Preparative Meetings represented the lowest rung of the Quaker organizational structure. They were originally formed in the late 1690s as a means of reducing the amount of business at MMs; they were designed to "prepare" business for the MMs. Throughout history, PMs held a less formal business meeting than the MMs, QMs, or YM. PMs usually met one week prior to its MM. They were usually comprised of one or more meetings for worship.
An important function of PMs in the 1700s was the discussion of the behavior of members. When a member behaved in a way that was considered inappropriate, the PM would send the overseers to visit the person. If the overseers were unable to reach a satisfactory conclusion, they would take the matter to the MM for further discussion. PMs usually appointed representatives to MMs.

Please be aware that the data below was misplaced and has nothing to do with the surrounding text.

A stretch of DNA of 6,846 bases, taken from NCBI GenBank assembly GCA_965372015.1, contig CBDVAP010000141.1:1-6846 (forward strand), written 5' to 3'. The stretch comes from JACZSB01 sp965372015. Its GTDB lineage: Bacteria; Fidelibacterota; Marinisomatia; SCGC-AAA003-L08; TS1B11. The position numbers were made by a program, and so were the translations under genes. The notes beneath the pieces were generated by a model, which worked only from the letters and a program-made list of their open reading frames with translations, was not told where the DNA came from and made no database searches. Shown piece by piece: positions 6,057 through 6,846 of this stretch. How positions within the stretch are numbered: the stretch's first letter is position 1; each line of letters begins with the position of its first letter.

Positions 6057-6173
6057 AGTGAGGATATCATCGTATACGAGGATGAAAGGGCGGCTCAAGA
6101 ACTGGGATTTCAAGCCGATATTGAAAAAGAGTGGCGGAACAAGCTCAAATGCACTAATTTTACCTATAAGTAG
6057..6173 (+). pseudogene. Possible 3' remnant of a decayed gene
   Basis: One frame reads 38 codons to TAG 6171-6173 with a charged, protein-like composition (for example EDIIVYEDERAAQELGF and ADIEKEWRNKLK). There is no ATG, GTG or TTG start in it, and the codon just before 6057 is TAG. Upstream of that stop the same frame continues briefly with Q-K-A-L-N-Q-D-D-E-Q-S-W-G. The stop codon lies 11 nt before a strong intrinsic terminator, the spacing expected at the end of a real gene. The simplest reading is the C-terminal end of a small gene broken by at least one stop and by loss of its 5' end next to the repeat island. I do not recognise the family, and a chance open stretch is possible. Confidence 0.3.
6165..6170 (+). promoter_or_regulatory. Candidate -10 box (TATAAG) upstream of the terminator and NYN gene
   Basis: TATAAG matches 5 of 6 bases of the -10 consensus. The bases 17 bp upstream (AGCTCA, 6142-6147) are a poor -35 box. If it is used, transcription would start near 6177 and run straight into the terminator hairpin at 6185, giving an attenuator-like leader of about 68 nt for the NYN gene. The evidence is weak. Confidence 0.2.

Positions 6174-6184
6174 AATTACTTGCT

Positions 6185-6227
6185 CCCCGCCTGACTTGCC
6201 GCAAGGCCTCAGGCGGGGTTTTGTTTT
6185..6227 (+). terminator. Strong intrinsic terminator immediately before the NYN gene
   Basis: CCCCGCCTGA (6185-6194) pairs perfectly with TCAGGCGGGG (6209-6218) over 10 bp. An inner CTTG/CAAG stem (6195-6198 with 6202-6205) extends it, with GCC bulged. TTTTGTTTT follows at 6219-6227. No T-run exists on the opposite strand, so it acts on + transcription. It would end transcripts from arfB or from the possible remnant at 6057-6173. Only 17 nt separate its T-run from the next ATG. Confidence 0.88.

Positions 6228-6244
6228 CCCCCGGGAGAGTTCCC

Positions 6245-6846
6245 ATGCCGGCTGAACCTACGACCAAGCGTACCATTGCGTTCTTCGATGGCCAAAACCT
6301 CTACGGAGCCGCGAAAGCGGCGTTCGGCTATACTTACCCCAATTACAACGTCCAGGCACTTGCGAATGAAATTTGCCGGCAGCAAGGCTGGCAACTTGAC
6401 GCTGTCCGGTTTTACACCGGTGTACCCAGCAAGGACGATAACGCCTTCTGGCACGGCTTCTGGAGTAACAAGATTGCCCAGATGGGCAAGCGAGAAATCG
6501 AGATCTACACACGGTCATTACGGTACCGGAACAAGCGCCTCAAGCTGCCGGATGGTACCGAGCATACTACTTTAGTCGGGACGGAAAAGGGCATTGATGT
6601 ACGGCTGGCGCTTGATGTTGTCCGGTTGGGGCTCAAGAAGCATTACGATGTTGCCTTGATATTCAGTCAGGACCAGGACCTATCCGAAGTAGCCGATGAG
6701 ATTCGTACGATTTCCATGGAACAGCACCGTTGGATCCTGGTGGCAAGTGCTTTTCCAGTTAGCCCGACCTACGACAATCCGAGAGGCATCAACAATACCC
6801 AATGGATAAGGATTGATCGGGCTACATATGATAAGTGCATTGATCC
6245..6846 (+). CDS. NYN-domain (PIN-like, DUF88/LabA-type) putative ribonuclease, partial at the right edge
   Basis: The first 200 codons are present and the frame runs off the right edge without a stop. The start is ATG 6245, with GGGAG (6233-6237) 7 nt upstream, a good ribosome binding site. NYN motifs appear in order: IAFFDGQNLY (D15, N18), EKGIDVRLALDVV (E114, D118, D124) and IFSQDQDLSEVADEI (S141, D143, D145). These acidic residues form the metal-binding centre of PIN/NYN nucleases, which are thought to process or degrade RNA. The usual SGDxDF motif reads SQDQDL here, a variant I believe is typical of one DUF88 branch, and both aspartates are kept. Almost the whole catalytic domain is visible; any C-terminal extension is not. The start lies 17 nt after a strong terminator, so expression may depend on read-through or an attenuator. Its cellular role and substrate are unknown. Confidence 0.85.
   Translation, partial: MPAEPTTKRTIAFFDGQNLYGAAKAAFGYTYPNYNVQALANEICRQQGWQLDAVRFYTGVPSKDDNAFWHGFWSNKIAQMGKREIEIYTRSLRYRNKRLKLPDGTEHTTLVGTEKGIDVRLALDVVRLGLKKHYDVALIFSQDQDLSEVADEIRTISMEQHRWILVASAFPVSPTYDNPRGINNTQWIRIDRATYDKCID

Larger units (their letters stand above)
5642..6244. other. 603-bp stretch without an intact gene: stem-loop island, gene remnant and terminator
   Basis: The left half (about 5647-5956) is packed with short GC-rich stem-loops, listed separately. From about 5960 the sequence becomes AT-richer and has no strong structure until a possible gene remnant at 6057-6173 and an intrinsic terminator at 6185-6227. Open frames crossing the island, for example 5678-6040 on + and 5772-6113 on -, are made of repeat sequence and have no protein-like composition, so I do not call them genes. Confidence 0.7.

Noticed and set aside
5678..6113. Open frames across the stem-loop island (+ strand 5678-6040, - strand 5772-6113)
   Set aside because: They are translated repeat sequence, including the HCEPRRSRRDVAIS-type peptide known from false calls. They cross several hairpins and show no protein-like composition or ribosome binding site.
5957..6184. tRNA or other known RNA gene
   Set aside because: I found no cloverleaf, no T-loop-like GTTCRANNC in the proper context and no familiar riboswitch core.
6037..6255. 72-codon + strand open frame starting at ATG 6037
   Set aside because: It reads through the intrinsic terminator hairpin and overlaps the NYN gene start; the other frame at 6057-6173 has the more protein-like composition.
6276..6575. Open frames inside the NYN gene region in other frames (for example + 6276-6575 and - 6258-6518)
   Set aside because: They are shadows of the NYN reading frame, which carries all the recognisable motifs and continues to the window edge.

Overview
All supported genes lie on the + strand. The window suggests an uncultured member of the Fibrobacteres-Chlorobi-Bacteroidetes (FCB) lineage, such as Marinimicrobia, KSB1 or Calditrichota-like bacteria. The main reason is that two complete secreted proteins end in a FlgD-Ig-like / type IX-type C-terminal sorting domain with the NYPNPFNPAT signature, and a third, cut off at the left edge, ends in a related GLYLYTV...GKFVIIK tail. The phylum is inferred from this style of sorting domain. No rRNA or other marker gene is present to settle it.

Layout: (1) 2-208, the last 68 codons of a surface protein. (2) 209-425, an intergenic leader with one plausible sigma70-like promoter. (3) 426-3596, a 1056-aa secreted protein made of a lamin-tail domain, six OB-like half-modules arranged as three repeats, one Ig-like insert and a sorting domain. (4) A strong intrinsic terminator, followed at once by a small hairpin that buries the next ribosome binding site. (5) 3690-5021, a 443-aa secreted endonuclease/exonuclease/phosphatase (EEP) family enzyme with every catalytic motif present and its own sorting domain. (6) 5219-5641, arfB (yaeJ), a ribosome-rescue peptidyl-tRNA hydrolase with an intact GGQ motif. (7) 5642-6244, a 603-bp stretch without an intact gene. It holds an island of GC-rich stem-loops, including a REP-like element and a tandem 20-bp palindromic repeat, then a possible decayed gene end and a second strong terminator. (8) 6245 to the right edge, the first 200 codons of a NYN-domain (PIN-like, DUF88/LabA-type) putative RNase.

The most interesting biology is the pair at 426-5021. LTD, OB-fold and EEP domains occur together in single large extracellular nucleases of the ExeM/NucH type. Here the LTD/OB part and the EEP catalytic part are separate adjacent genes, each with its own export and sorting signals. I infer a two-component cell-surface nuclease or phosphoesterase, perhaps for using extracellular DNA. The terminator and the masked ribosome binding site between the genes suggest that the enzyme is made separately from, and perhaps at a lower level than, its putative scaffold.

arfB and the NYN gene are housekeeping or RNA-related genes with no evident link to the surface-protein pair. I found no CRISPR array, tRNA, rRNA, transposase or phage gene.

In the early 20th century, Friends found it helpful to simplify the organizational structure by eliminating PMs. Each MM was allowed to proceed as it saw fit; when the PM was laid down, its MWs became subordinate to the MM instead. The last historic PM was Richland, which was laid down in 1973. Ohio YM has had no PMs in the past decade.